They sell these cows at the same time.  The prevailing bid appears on a computer screen.  Let’s say you’re interested in six cows.  You’re concentrating on one of these cows while at the same time the sales of the other five are ready to close.  So you jump back and forth.  In the result you might miss all six head. 

Glenvue Doorman Lacey (EX-91)

Ross Miller, a friend of mine from the Dunlea days (we both worked for Dick Schleissner in the 1960’s), earns his living on his cash crop farm near St. Thomas.  Recently, Ross developed a hankering to own a Holstein cow or two.  Just for old times’ sake, you understand.  He suggested we go partners.

At the Open House the day before the sale, hands sanitized and our faces masked, we took a look at the Glenvue line-up.  What a herd!  “If there was a Royal Winter Fair this year,” I said to Ross, “they would have the winning Dairy Herd.”  Two rows of twenty cows each, a long line of lustrous beauties that included Liz and Lacey, both recently classified Excellent and hot to trot.

Then our eyes were drawn to a pair of red and white full sisters, Glenvue Awesome Elly Jody, two years of age, and her 3-year-old full sister, Glenvue Awesome Elly Joan.  These heifers were built just the way you like them, hard tops, picture-book udders and correct feet and legs.

“There,” said I, smacking my lips, “is the pair we will want to bid on.”  Problem was the 3-year-old had a high somatic cell count, apparently due to an infected rear quarter.  “Maybe we can leave her here until they get it cleared up,” said Ross. 

On sale day Ross sat down with Glenn Sims of Glenbert Holsteins, Woodstock, ON at the computer.  He found it difficult, practically impossible, to watch half a dozen cows at the same time.  In spite of that, he was next to last bidder on five head.  When the red full sisters went past $4,000.00, he dropped out.  He went home empty-handed.

The milking females made an average of $3,132.00.  The median price on the bred and open heifers was $2,373.00 and $1,854.00, respectively.  Total receipts amounted to $260,760.00 for an overall average of $2,460.00 on 106 head.  Glenvue Doorman Liz topped the sale, selling to Rick Fieldhouse at $7,500.00.  “Lacey”, her full sister, sold for $6,700.00, the bid of Don Reid.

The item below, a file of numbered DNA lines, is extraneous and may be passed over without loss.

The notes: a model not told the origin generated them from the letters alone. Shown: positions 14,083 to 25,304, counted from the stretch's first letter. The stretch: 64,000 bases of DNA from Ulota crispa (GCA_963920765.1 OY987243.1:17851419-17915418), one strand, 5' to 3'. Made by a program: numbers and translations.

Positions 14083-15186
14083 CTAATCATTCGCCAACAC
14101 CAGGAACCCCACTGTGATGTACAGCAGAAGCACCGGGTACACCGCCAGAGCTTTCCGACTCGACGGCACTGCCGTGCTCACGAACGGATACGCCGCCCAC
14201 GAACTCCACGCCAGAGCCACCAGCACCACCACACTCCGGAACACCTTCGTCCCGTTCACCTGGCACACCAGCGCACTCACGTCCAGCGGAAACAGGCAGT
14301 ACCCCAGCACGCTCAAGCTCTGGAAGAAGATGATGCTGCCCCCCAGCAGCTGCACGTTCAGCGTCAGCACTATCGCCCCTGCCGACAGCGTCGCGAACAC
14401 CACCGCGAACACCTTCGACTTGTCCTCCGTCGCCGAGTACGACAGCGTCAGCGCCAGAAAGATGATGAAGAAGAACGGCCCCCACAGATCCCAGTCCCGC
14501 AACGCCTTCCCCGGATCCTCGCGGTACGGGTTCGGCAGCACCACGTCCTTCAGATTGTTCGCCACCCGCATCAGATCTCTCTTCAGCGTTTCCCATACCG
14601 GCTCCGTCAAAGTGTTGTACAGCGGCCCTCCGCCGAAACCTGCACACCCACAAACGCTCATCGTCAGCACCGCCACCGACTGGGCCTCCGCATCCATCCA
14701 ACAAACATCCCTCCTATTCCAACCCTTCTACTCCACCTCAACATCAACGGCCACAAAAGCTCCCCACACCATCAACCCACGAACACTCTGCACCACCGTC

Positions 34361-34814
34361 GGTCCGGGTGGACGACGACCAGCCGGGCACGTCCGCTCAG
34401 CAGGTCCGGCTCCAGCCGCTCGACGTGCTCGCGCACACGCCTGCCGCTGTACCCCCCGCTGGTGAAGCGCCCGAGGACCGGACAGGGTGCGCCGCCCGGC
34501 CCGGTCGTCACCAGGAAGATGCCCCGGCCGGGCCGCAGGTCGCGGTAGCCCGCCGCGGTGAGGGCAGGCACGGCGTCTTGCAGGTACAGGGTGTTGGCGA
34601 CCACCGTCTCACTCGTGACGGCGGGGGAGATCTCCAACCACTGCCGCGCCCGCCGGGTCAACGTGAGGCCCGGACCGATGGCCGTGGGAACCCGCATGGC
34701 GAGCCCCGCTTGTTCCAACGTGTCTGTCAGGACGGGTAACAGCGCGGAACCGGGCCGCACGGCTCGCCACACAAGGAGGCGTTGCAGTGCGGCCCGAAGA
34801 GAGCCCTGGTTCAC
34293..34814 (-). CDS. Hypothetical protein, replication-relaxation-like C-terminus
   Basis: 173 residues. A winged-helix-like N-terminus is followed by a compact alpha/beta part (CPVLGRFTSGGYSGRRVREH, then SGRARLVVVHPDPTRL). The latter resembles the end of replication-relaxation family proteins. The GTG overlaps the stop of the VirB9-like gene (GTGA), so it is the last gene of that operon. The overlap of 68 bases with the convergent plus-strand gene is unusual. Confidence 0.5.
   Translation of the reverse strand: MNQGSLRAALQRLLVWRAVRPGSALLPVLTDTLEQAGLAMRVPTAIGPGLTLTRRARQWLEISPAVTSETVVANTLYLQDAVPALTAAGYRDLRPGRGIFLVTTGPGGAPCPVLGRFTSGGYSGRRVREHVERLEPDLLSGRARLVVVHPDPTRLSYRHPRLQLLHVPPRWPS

A focus on type, bred, not bought

The Duntons’ focus, from the time Doug bought his first Holstein in 1929 to the day of the final sell-out in 2020, has always been on breeding, not buying, attractive animals, then getting them out to the shows.  Competing on a national basis, they have had few equals – Jack Fraser’s Spring Farm and Charlie Cerswell’s Bond Haven are two of the herds that come to mind.  But for consistent results over a ninety-year period, the Duntons have had few serious competitors.

Nothing has pleased them more than to campaign a string of show cows at the C.N.E. and the Royal Winter Fair where, more often than not, they cleaned house.

“We liked to breed and we liked to show,” says Jim Dunton, now sixty-five years of age.  “But these things, it seems, belong to the past.  Today there is little demand for our kind of cattle.  Show cows are down in price and bull sales?  Forget about it. Ours was never a high index herd and on top of that, the studs are starting to breed their own bulls.”

Back in the 1950’s, two bulls proven at Duntons’, A.B.C. Midnight Joe (EX-Extra) and Rosafe Prefect (EX-ST), were sold to A.I. studs.  But there weren’t many males who carried the Glenvue prefix who went into A.I. service.  But where other farmer-breeder herds were concerned, the Glenvue product went out the door fast.  Of that long list of herd-helpers, far and away the most influential was Glenvue Clipper, the Prefect son from an Elmcroft Voyageur M. dam who Lester Fishler took to his Pawnee Farm in Nebraska. 

Glenvue Clipper sired Pawnee Farm Glenvue Beauty (EX), the dam of the breed-changing milk bull, Pawnee Farm Arlinda Chief.  The Chief stood at the top of the U.S. Red Book’s “genes in common” list all through the 1980’s, ahead of Round Oak Rag Apple Elevation.  In other words, in the 1980’s the Chief blood flowed through the veins of North American Holsteins more than that of any other sire.  And speaking of Elevation, there’s Glenvue breeding on the bottom side of his pedigree.  Round Oak Nettie Emaline, his granddam, was sired by a son of Rosafe Centurion, he the son of Glenvue Nettie Jemima (EX-13*).


“We took one cow out of the sale,” said Jim Dunton, “a ten-year-old named Glenvue FC Vera.  This was after her daughter brought $6,800.00.  The old girl wouldn’t have brought more than $1,500.00 so we decided to keep her.  If she hadn’t had that nice daughter we wouldn’t have bothered.  We’ll probably flush her.”

The Glenvue Dispersal.  Was it the end of something?  Was it Duntons’ goodbye to the Holstein cow?

Stay tuned.